NEW YORK – The prestigious Park Avenue neighborhood has a small business to thank for bringing holiday cheer to its streets year after year.
City-Scape Landscaping, a family-run operation based in Queens, installs 120 fir trees shipped from Nova Scotia, Canada, along the avenue for almost 50 blocks, from 49th to 97th streets.
The business has maintained the avenue’s grassy medians – known as the Park Avenue Malls – for 50 years. A crew of six to seven City-Scape employees positions the fir trees. The company brings in more than $1 million in annual sales from all its clients, according to Experian Business Data. The fir tree process accounts for close to $100,000 of that a year.
Park Avenue has been a key part of the company’s business since 1972, City-Scape’s owners said, helping pay salaries and keep families fed.
City-Scape Landscaping started when late owner Vincent Sofield’s older brothers, Joe and Duke Sofield, were hired by their neighbor Peter Van de Wetering — “the unrivaled tulip impresario of Park Avenue” — to help his team plant and maintain the malls, Vincent said.
Shortly thereafter, Van de Wetering moved to Long Island to start Van de Wetering Greenhouses, which continues to keep the avenue lush with tulips and seasonal flora. He passed off mall maintenance permanently to the Sofields, and City-Scape was in business.
“I don’t think Park Avenue would have quite the same glamour if the median walls weren’t in place,” said Vincent Sofield’s son, Dylan. “I think it really creates a good contrast with the concrete jungle — kind of softens your eyes up a little bit, makes it less aggressive.”
A half-century later, City-Scape is keeping the business in the family. After becoming a co-owner earlier this year, 26-year-old Dylan is taking over the operation in the wake of his father’s recent passing.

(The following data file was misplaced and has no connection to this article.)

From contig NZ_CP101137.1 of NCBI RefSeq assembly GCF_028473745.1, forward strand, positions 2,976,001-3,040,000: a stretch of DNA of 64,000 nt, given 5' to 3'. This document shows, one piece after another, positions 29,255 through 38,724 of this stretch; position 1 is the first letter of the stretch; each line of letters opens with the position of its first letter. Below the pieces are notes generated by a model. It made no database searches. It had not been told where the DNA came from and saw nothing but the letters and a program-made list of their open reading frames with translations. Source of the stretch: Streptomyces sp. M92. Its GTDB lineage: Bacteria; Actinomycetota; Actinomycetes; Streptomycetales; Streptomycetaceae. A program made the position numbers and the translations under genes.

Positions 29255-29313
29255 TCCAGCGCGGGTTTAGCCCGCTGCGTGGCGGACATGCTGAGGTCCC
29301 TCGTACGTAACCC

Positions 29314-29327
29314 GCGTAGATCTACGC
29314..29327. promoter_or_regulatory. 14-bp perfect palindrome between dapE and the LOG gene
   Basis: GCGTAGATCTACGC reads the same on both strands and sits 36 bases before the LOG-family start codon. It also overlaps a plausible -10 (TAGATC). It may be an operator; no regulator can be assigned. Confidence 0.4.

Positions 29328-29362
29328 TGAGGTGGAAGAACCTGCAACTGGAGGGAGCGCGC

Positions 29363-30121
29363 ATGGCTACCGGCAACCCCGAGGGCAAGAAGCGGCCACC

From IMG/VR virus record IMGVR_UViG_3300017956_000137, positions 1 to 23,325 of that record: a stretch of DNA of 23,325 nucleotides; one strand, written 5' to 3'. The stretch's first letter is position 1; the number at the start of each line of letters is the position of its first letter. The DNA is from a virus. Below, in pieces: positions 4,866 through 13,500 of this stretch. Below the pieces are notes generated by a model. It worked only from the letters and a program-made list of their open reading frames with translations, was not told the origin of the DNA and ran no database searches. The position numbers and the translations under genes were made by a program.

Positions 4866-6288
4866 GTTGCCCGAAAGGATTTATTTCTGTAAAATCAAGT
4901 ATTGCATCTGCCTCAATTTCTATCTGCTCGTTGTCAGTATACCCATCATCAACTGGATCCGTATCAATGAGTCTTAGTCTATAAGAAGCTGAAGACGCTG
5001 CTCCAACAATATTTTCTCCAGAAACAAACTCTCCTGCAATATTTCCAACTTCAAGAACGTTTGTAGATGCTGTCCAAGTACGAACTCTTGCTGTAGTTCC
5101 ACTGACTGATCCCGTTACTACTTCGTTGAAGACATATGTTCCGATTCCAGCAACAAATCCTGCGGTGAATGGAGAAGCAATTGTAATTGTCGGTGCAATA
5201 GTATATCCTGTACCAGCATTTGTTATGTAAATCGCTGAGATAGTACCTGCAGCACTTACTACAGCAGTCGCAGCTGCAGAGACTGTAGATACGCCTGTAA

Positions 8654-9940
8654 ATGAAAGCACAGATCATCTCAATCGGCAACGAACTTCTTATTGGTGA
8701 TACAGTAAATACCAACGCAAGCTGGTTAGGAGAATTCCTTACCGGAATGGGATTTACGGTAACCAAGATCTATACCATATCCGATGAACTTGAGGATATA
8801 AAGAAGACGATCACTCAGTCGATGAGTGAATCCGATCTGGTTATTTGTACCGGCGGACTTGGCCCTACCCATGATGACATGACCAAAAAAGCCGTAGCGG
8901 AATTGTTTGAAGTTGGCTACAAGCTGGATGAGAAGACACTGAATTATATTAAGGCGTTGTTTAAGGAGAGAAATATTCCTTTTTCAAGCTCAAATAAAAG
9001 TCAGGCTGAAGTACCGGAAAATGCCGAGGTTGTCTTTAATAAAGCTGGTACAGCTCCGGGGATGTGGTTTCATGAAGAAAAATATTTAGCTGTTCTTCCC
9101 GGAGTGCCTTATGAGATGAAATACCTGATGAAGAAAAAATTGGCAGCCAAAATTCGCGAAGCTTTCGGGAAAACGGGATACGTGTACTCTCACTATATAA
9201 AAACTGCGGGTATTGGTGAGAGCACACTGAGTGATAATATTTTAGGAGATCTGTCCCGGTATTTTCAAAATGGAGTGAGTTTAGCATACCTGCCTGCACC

“A lot of people don’t believe me when I tell them I own the company,” he told CNBC earlier this year. “They ask for the boss, and I say, ‘You’re looking at him.’ But they quickly lose that once they realize I know what I am talking about.”
Sofield said he has played a role in the business since he was young, not because he had to, but because he “always wanted to be involved.”
“I was probably pulling a rake before I could walk,” he joked.
Despite the avenue’s high profile, Sofield said he has felt unphased by it because it is “all he knew” growing up. But as he has gotten older, he now recognizes that Park Avenue is not just any landscaping job.
“It’s definitely something to be proud of,” Sofield said. “I see my work all over the place, TV, Instagram. I will be scrolling and think, ‘Oh, there’s my tulips,’ or ‘There’s my lawn.'”
For most of the year, City-Scape tends to the malls every Monday ahead of high traffic weekdays. Crews weed, mow the lawns and hedges, remove debris, water the plants and repair damaged wood barriers.
The company is hired by the Fund for Park Avenue — the neighborhood nonprofit responsible for the malls — to maintain the green spaces year-round.
The malls change by the season: tulips in the spring, begonias in the summer, chrysanthemums in the fall and temporary fir trees in the winter.
“It’s people’s front yard, front gardens along Park Avenue,” said the group’s president, Barbara McLaughlin. “So everyone who’s lucky enough to live on Park Avenue really enjoys it every day, but also, it’s a wonderful place to walk and it’s enjoyed by a lot of people.”
The trees are lit up at the annual Park Avenue tree lighting at Brick Presbyterian Church, an event that drew 4,000 people this year, a church spokesperson said.
“It’s such an intimate event for New York City,” McLaughlin said. “It’s a neighborhood event, neighborhood feel, but all are welcome.”
The trees will be taken down in mid-January.
“We’d love to have them stay longer, but they’re not planted,” McLaughlin said. “These trees are installed temporarily, so they do get dry.”
And as the trees mark the changing of seasons, they also mark a season of change for City-Scape. It was Dylan Sofield’s first holiday tree installation running the business without his father.
“I still have the help of my family,” he said. “My uncle is still around, and he’s been doing this for 50 years; he’s not going anywhere.”